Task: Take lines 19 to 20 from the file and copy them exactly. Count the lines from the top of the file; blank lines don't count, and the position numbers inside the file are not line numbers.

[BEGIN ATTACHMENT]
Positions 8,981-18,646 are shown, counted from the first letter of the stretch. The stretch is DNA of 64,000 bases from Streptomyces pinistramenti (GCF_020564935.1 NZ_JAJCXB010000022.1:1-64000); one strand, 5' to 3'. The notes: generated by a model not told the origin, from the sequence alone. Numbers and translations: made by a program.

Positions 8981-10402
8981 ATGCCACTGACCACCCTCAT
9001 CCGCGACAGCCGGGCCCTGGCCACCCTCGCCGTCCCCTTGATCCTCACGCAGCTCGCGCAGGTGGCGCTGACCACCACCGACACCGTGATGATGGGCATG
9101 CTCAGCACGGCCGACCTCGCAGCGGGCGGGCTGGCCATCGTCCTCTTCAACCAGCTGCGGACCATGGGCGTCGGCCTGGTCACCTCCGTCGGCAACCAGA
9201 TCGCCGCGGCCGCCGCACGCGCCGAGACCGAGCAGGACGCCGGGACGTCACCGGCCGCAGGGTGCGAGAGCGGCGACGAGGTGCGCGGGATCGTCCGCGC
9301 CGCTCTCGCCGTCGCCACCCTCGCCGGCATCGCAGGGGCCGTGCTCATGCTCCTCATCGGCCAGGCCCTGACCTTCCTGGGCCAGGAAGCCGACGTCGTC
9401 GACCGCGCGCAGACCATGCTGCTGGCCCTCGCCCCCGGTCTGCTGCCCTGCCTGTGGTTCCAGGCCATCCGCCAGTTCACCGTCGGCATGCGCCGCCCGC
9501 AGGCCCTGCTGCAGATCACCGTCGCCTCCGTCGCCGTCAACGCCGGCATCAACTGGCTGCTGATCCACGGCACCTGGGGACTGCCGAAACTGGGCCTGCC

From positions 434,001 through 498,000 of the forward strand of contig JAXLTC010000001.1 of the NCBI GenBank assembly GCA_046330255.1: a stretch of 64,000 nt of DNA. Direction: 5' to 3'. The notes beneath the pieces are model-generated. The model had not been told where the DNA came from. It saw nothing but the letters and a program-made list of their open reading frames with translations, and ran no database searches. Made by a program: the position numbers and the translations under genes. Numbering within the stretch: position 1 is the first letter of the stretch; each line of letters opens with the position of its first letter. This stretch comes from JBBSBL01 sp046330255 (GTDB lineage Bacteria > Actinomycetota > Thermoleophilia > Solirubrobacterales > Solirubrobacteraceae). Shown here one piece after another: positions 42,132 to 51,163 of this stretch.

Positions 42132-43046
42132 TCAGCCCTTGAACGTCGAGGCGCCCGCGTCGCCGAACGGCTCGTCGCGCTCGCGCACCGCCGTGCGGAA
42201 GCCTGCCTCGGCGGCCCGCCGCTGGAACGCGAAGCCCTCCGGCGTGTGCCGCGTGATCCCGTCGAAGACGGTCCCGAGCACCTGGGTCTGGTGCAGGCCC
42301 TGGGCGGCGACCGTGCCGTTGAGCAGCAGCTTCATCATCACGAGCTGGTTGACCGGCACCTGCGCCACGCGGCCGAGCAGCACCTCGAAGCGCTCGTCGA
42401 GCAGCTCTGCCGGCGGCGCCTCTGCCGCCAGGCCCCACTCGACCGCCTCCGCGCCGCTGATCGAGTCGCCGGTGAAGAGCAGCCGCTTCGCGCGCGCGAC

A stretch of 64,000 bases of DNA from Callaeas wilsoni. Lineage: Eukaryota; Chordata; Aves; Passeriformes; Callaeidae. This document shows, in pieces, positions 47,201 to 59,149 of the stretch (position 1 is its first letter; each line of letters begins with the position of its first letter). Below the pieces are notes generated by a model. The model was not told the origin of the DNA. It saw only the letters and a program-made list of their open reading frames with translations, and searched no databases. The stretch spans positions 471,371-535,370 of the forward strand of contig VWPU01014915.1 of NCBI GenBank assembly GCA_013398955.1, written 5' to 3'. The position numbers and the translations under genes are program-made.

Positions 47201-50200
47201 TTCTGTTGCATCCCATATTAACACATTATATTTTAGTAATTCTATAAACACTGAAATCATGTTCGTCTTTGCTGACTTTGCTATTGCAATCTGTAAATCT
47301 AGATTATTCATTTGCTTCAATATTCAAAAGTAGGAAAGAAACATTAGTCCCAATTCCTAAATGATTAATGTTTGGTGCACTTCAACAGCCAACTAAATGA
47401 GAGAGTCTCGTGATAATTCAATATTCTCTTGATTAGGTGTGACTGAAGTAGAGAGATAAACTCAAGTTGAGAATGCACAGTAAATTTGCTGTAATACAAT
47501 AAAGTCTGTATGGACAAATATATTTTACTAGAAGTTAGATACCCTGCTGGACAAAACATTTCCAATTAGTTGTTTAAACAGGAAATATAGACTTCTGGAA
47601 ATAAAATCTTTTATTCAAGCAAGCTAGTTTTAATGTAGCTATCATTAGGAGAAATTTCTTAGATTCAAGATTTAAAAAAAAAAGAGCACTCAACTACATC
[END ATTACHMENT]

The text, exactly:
47301 AGATTATTCATTTGCTTCAATATTCAAAAGTAGGAAAGAAACATTAGTCCCAATTCCTAAATGATTAATGTTTGGTGCACTTCAACAGCCAACTAAATGA
47401 GAGAGTCTCGTGATAATTCAATATTCTCTTGATTAGGTGTGACTGAAGTAGAGAGATAAACTCAAGTTGAGAATGCACAGTAAATTTGCTGTAATACAAT